MTAA’s Ten Titles for Art Works That Can Be Made To Locate Meaning in One’s Bedroom AKA Text Based Night Light.

posted at 21:19 GMT by M.River in /news/mriver

Installation Instructions:
1. Hang this text in your bedroom or area were you tend to fall asleep. If your bedroom is not available someone/somewhere else may be used.
2. Read text before sleeping.
3. In case of emergency or accidental awakening use this text to navigate room.

1. Portable 2 Square Feet Of Brooklyn Sky or Much to Our Surprise, Beautiful Airflow.
2. The Ever Popular Smithson/Helicopter/Spiral Chase Scene at 45 RPMs (for Tom)
3. Utopic Architecture and the Models who Love Them.
4. My New Century, Looks Like Your Used Mattress.
5. Stoneage, Ironage, Spaceage…Sleepage, Time based Sculpture for the Tired
6. Paris is the Sound of the Speed of Lights (for Anne).
7. New Monuments to the Old Skool, (Turntables on Marble)
8. Nightstand of The Gods (Alarm Clock, Glass of Water, Photograph of Everyone and Everything).
9. Area Rug for the working class, (Black Boots on Blue Wool)
10. …and as the confetti floats down and the spotlight fades, we make our way back to our room, thinking of sleep and the approaching red light of the day. AKA painting for the night before you knew meaning in your bedroom.

Bonus Tracks
+ just another maintenance free readymade (light on dust on window)
+ Tastefully done nudes may stop my disappointment but not my love
+ xxoo, asci art for the unimaginative
+ 3 minute pop song vs. 2 minute rough sketch (aka the sad reality of 6 hours work for 10 lines of text)
permanent link to this post

Snow Day

posted at 19:16 GMT by T.Whid in /news/twhid/photos

Hurray! Snow Day! Well, I had the day off anyway, but it sure did feel like a snow day. NYC had one wild weekend: historic peace demonstrations and now this historic snow fall.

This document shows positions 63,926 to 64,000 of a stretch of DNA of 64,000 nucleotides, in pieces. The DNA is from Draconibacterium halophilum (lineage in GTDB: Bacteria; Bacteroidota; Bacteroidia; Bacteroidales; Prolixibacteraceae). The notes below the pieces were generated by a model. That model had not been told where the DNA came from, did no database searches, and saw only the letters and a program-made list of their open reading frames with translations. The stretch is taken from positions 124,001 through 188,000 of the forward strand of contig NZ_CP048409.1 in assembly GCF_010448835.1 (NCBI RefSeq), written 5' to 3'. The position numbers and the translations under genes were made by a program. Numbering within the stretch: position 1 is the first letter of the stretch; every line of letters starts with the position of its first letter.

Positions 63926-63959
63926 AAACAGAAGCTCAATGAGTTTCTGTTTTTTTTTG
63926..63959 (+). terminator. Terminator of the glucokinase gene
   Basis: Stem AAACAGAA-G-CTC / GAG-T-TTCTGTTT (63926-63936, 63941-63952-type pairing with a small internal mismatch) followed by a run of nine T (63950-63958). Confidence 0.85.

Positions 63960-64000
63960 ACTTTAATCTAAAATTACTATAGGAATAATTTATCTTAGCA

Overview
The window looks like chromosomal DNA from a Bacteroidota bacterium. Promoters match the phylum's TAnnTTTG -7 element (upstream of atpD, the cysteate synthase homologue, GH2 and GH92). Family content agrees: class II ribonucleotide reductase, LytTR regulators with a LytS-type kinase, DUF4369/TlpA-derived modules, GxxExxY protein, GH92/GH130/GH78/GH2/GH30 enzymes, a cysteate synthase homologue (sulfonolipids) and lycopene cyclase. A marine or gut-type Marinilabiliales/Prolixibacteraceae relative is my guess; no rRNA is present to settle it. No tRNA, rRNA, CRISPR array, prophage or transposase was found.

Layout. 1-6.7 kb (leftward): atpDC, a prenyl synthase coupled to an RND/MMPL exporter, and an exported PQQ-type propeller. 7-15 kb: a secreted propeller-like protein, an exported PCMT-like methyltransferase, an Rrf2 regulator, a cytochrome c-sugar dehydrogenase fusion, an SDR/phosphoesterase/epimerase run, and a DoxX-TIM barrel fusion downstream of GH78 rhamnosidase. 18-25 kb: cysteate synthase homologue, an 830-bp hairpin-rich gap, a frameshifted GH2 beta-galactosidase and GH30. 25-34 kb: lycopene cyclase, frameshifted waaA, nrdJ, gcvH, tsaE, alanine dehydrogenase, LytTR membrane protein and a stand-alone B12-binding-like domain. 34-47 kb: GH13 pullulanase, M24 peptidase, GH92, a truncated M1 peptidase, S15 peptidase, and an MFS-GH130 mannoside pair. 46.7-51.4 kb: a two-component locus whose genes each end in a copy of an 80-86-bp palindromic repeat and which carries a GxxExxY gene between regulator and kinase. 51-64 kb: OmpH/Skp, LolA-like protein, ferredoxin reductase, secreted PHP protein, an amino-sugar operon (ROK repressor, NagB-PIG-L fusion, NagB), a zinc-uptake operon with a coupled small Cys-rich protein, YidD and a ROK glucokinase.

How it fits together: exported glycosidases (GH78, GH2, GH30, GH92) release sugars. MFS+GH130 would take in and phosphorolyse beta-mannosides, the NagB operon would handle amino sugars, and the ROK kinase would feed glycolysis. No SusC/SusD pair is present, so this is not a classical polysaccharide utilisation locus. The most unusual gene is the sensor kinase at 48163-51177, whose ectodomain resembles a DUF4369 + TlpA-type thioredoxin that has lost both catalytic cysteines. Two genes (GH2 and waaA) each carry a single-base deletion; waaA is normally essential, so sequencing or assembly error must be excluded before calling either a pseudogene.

Here are some pics of my street in Brooklyn:

pic 1
pic 2
pic 3 permanent link to this post

Feb 16, 2003

Peace Rally, NYC

posted at 12:00 GMT by M.River in /news/mriver

Walking the streets of New York yesterday, with some hope to end a war before it begins, I felt at ease. This is an odd mood to have when the air is bitter cold, a line of cops on horse back just rode up to push everyone off the street, the city is on some weird orange alert and my government is about to bomb the fuck out of someone once again. It was as if it was familiar day. I felt proud of the strangers around me, from the anarchists to the police (whom I felt as individuals might agree with what we were saying this time…love it when cops break face and smile when they see some guy in full glam drag carrying a sign saying WAR IS NOT PRETTY).

Anyway, I thought it was a positive day.

Later in the evening, I went to see The Pianist and the whole ugliness of war that I fear will soon begin came back into focus. permanent link to this post

Feb 15, 2003

NYC peace rally report

posted at 20:51 GMT by T.Whid in /news/twhid

so, there were tons of people and it was a great show of citizenship.

It was hard to get to the actual ‘legit’ rally but my cohorts and I made it eventually.

I met some people at the New York Public Library at 42nd St. and 5th Ave. at around 11:30AM. We headed out for 49th St. and 1st Ave at around noon.